Trace elements


trace elements are chemical elements that occur in the body with a concentration of less than 50mg per kg. The trace elements include chromium, cobalt, iron, fluorine, iodine, copper, manganese, molybdenum, selenium, silicon, vanadium, zinc and tin.
Many trace elements are part of vital proteins and hormones, or serve as a catalyst for chemical reactions. The exact interactions of many trace elements, as well as their importance for the metabolism of humans, could not yet be completely clarified. Although all elements can be detected in low concentration, but whether they all have a function, or only accidentally get into our organism is unclear.
By the way: Elements with more than 50mg per kg belong to the quantity elements.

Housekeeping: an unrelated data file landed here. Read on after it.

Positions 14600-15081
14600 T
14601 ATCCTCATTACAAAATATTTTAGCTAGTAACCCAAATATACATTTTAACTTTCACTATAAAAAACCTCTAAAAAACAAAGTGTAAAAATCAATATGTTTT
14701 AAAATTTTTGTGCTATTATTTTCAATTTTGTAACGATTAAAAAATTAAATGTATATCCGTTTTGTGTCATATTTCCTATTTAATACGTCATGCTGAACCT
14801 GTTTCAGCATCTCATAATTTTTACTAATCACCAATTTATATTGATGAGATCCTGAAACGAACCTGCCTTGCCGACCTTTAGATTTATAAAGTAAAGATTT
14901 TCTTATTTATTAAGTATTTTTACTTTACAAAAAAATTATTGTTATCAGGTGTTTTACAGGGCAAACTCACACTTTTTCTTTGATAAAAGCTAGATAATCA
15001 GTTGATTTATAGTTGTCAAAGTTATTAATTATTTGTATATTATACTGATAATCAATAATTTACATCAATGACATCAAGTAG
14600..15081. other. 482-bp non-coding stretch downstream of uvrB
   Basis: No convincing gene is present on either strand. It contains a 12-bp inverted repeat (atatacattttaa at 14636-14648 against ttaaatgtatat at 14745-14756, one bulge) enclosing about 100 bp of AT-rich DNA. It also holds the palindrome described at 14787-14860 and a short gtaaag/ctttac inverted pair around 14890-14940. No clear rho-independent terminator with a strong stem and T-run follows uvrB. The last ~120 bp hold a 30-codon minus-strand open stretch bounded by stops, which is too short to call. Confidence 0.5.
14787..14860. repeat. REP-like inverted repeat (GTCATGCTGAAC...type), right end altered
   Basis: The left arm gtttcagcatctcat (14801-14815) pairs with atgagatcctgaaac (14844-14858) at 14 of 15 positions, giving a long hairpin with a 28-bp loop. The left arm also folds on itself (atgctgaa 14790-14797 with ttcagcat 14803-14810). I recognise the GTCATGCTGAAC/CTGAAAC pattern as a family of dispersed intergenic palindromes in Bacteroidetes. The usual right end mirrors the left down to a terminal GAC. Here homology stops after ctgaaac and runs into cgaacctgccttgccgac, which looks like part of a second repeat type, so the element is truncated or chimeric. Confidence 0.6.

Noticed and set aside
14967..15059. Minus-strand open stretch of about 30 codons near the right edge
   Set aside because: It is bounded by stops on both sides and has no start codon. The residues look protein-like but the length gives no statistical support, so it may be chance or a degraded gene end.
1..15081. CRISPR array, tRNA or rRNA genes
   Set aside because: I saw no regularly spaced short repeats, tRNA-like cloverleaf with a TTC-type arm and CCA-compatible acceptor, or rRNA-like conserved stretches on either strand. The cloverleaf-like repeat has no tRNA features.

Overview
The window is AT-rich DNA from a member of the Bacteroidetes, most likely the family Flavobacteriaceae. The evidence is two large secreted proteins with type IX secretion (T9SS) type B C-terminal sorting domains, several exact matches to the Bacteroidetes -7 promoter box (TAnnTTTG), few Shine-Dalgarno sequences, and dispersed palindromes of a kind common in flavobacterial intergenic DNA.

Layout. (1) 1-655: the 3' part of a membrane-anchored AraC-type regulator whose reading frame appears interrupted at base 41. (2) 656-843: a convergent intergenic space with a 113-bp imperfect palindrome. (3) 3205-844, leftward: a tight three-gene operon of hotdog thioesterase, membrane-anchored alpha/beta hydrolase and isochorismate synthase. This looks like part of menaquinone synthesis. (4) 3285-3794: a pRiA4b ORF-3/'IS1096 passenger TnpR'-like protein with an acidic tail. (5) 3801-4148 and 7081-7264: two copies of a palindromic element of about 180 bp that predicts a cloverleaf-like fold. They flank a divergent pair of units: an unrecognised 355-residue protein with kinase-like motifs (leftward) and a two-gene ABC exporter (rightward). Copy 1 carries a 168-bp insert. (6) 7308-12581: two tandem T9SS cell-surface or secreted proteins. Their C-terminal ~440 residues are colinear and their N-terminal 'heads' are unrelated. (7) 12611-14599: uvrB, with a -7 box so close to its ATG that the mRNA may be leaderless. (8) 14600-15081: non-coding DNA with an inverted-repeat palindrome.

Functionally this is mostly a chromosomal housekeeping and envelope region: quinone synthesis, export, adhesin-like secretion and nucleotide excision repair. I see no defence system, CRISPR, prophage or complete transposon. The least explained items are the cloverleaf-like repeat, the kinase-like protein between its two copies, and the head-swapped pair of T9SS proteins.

Table: Overview of the most important trace elements

trace elementFunction in the body
Cobalt (Co)Component of vitamin B12
Iron (Fe)Important component of hemoglobin
Fluorine (F)So far, there are no verified studies on fluorides that demonstrate any essential benefit
Iodine (I)Component of thyroid hormones
Manganese (Ma)Cofactor for transferases, ligases and hydrolases
Molybdenum (Mo)enzyme catalyst
Selenium (Se)Cofactor in the production of thyroid hormones; Component of the amino acid selenocysteine
Silicon (Si)Necessary for the synthesis of structural proteins (eg collagen and elastin)
Zinc (Zn)Component of many hormones and enzymes (including RNA polymerase)